deleting all incorrect letters while maintaining the selected length of
abbreviation.
Since this heuristic process was specifically designed for the type of
spelling errors normally made by people, it is considerably less
effective in correcting other types of errors. It would. for example. have
little utility in correcting the output of a malfunctioning machine;
fortunately, however, we have other means of dealing with these.
Similarly, it is not difficult to construct "misspellings" that the process
will fail to correct. but it is surprisingly difficult to select such errors
from the writings of people.
The author desires to acknowledge the valuable assistance of Mr. R. W.
Tobin, who prepared the programs used to test these ideas.
Table m
Examples or Associating Incorrect Spellings
With their COITect Equivalents by .. Abbreviation"
Correct Spelling Abbreviations Incorrect Spelling
ABSORBENT ABBT =ABBT ABSORBANT
ABSORPTION ABON ABBN ABSORBTION
ACCOMMODATE AMDT = AMDT ACCOMODATE
ACQUIESCE ACQC AQtJS AQUIESE
ANALYZE ANYZ ANZE ANALIZE
ANTARCTIC ANTC = ANTC ANTARTIC
ASININE ASNN = ASNN ASSININE
ASSISTANCE ASTN = ASTN ASSISTENCE
AUXILIARY AUXY =AUXY AUXILLARY
BANANA BANA = BANA BANANNA
BANKRUPTCY BAKY = BAKY BANKRUPCY
BRETHREN BRTN = BRTN BRETHEREN
BRITAIN BRTN =BRTN BRlTlAN
BUOYANCY BUYY BOYY BOUYANCY
CATEGORY CAIT =CAIT CATAGOREY
CHAUFFEUR CFFR = CFFR CHAUFFUER
CHIMNEYS CMYS CHMS CHIMNIES
COLISEUM COUM = COUM COLOSIUM
COLOSSAL COAL = COAL COLI.OSAL
COMMITMENT COMT = COMT COMMlTTMENT
COMMITTEE COMM = COMM COMMITEE
CONCEDE COND =COND CONSEDE
CONSCIENTIOUS CONS =CONS CONSCIENTOUS
CONSENSUS CONS = CONS CONCENSUS
CONTROVERSY CaVY =COVY CONTROVERCY
CORRUGATED COGD =COGD CORRIGATED
CYNICAL CYNL SYNL SYNICAL
DEUCE DVCE :: DUCE DUECE
DEVELOP DVOP = DVOP DEVELLOPE
DIGNITARY DGRY = DGRY DIGNATARY
DISAPPOINT DINT = DINT DISAPOINT
DRASTICALLY DRTY = DRTY DRASTICLY
ECSTASY ECIT =ECTY ECSTACY
EMBARRASS EMBS = EMBS EMBARASS
EXAGGERATE EXGT = EXGT EXAGERATE
EXISTENCE EXTN =EXTN EXISTANCE
EXTENSION EXTN =EXTN EXTENTION
FEBRUARY FBRY:: FBRY FEBUARY
UNCLASSIFIED A PROGRAM FOR CORRECTING SPE:LLING ERRORS
I

I
I
UNCLASSIFI ED
(b)(3)-P. L.
86-36
1... 1 1"On the of InfonTIation with a Digital (omputer," JOUT,
AtM. Vol. 4 2 \ApriI1957), pp. 173-188.
2.. 1 ;1 "Codin" and Code Compression," ./OUT. ACM, Vol. 5, No.4 (October
195&), rr. J2
3·1 Iand E.<\". "TheHeconstruction of Mutilated J<:nglish Texts,"
Infonnation awl Control, vol. 1, \0. ] (Septembt'r ]957), pp, 38-55.
Correct Spe 11 ing
FIERY
FILIPINOS
FLAMMABLE
FORTHRIGHT
FORTY
FULFILL
GNAWL"IG
GOVERNMENT
GRAMMAR
HEARTRENDING
HEMORRHAGE
HINDRANCE
HYGIENE
IDIOSYNCRASY
INCENSE
INCIDENTALLY
INFALLIBLE
INOCULATE
INSISTENCE
INTERCEDE
INTERFERED
JEOPARDIZE
KIMONO
LICENSE
LIQUEFY
MAINTENANCE
MANAGEMENT
MANEUVER
MORTGAGED
NICKEL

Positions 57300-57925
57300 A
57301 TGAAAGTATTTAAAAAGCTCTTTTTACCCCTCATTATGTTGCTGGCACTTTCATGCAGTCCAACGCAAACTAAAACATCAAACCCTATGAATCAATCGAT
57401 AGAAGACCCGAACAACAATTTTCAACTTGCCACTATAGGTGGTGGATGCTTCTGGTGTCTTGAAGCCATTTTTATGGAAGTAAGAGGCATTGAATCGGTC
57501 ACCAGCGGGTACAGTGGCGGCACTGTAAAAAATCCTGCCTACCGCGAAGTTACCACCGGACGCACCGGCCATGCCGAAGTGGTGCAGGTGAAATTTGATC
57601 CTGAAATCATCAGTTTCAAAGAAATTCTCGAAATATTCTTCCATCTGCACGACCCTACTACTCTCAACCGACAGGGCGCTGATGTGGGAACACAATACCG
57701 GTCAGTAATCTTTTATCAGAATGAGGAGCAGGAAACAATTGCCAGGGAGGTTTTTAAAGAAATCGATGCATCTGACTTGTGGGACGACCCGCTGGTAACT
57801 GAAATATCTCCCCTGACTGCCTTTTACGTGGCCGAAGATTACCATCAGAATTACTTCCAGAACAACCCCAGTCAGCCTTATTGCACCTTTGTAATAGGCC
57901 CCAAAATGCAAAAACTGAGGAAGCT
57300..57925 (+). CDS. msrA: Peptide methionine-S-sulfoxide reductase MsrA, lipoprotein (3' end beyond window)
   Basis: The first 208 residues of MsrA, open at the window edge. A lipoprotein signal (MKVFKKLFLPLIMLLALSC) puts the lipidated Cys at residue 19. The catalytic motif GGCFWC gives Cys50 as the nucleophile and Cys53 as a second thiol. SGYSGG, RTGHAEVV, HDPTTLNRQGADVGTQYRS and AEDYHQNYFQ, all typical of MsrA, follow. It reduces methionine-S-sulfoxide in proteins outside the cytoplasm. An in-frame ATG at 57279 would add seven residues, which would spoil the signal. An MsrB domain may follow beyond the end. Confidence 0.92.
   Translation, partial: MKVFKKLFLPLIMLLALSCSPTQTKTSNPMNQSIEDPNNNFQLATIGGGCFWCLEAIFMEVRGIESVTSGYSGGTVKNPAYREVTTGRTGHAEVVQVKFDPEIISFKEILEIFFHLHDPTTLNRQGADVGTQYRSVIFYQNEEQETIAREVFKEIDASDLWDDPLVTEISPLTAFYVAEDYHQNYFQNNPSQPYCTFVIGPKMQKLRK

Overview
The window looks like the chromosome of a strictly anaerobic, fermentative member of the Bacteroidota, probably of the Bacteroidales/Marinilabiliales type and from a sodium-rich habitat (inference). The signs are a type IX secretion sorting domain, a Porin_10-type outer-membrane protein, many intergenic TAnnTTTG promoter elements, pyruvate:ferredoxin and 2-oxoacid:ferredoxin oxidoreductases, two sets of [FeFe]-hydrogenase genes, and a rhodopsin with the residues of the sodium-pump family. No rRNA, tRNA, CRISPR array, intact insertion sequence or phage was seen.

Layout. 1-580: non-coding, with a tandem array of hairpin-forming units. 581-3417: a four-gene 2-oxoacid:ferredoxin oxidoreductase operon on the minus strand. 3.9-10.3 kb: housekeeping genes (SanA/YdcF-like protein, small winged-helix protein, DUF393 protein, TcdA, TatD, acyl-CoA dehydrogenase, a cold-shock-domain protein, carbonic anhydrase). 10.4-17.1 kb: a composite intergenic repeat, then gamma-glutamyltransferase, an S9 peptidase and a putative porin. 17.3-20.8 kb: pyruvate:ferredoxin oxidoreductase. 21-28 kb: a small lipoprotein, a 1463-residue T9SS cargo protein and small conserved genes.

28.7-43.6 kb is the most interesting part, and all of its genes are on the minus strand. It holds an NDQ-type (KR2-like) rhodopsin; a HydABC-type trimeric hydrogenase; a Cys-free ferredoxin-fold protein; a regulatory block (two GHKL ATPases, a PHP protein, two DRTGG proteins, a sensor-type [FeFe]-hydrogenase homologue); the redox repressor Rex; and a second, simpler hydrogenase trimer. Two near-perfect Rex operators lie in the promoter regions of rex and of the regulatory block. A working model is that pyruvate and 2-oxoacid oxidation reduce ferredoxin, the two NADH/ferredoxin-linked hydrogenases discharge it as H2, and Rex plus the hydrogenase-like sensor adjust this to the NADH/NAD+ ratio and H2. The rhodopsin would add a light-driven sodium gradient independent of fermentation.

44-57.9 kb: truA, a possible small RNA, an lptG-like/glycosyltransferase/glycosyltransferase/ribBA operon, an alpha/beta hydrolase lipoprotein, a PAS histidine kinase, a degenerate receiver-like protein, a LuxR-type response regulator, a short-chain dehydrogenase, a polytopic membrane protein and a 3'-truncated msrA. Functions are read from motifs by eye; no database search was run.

NINETY NINTH
NOWADAYS
OCCASIONALLY
OCCURRENCE
PAMPHLET
PERMISSIBLE
PERSEVERANCE
PERSUADE
PHILIPPINES
PITTSBURGH
PLAGIARISM
PL-\YWRIGHT
PRAIRIE
PRECEDING
PlZECIPICE
PREFERABLE
PRESUMPTUOUS
PHIVILEGE
PROPELLER
PSYCHOLOGICA L
PUBLICLY
PtlRSUER
QUESTIONNAIlZE
RECIPIENT
RELEVANT
RENOWN
REPEL
RHAPSODY
Abbreviations
FIRY =FIRY
FNOS PHNS
FMMB FLMB
FOGT =FOGT
F01Y = FOTY
FUFL = FUEL
GNWG KNWG
GOVT = GOVT
GRMR =GRMR
HDNG = HONG
HMGE = HMGE
HNDN = HNDN
HYGN = HYGN
IDYY =IOYY
INNS = INNS
INDY = INDY
INFB = INFB
INOT INNT
INTN = INTN
INill = INTO
INFO INTO
JOOZ JPOS
KMNO KMNA
LINS LINC
LQFY =LQFY
MANN = MANN
MMNT =MMNT
MAVR = M.-\VR
MOGO = MOGO
NIKL = NIKL
NNTH =NNTH
NWDY = NWDY
OCNY = OCNY
(K:NE =OCNC
PAMT PHMT
PRMB = PRMB
PRv'N = PRVN
PRDF PURD
PHNS = PHNS
PBGlI PTBG
PLGM:::: PLGM
PWGT PLWT
PRRE = PRRE
PROG = PROG
PRPC = PRPC
"REB =PREE
PRMS = PRMS
PRVG = PRVG
PROR =PROR
PSYL = PSYL
PUBY = PURY
PURR PRUR
QUTR = QUTR
RPNT =RPNT
RVNT = RVNT
RNWN RNlJN
REPL RPLL
RHD1' RADY
Incorrect Spelling
FIREY
PHILIPINOES
FLAMABLE
FORTRIGHT
FOURTY
FULLFIL
KNAWINC;
GOVERMENT
GRAMMER
HEARTRENDERING
HEMORRAGE
HINDERENCE
HYGEINE
IDIOCYNCRACY
INSENSE
INCIDENTLY
INFALABLE
Lt\lNOCULATE
INSISTANCE
INTERSEDE
INTERFERRED
JEPROOISE
KIMONA
L1SENCE
LIQUIFY
MAINTAINANCE
MANAGMENT
MANUVElJR
MORTGAUGED
NlCKLE
NINTYNINETH
NOWAYS
OCASSIONALY
OCCURENCE
PHAMPLET
PERMISSABLE
PERSEVERENCE
PURSUADE
PHILUPINES
PITTSBURG
PLAIGARISM
PLA1'WRITE
PRARIE
PRECEEDING
PRESIPlCE
PREFERRABLE
PRESUMPTOUS
PRIVELEGE
PROPELLOR
PSYCOLOGICAL
PUBLICALLY
PERSUER
QUESTlONAIRE
RESIPIENT
REVFLENT

REP ELL
IZAPHSODY
Correct Spelling
RHODODFNDRON
RHUBARB
RHYTHM
SACRILEGIOUS
S/\FETI'
SClSSORS
SEIZE
SEPARATE
SHEPHERD
SIMILAR
SINCERITY
SOUVENIR
SPECIMEN
SUING
SURREPTITIOliS
TRANSFERABLE
UNPARALLELED
USAGE
VEGETi\BLF
WEDNESDAY
WEIlZD
REFERENCES
Abbreviations
RDDN = RDDN
RHBB RUBB
RH1'M RYTM
SAGS =SAGS
SFT1' =SFTY
SCRS sms
SEZE SIZE
SPTE = SPTE
SHRD = SImD
SIMR =SIMR
SNTY =SNIT
SOVR =SOVR
SPMN SPMT
SUNG =SliNG
SUUS =SUUS
TRFB = TRFB
UNPD = UNPD
USGE = USGE
VGTB = VGTB
WDD1' = WDOY
WERD WIRO
Incorrect Spell i ng
RHODODRENDON
RUIIBARB
RYTIIM
S/\CRELIGIOUS
SAFTI'
SISSERS
SIEZE
SEPERATE
SHEPERD
SIMILIAR
SINCERETY
SOUVINER
SPEClMFNT
SUEING
SUREPTITOUS
TRANSFERRABLE
UNPARALELLED
VSEAGE
VEGATABLE
WEDENSO/\1'
WIERD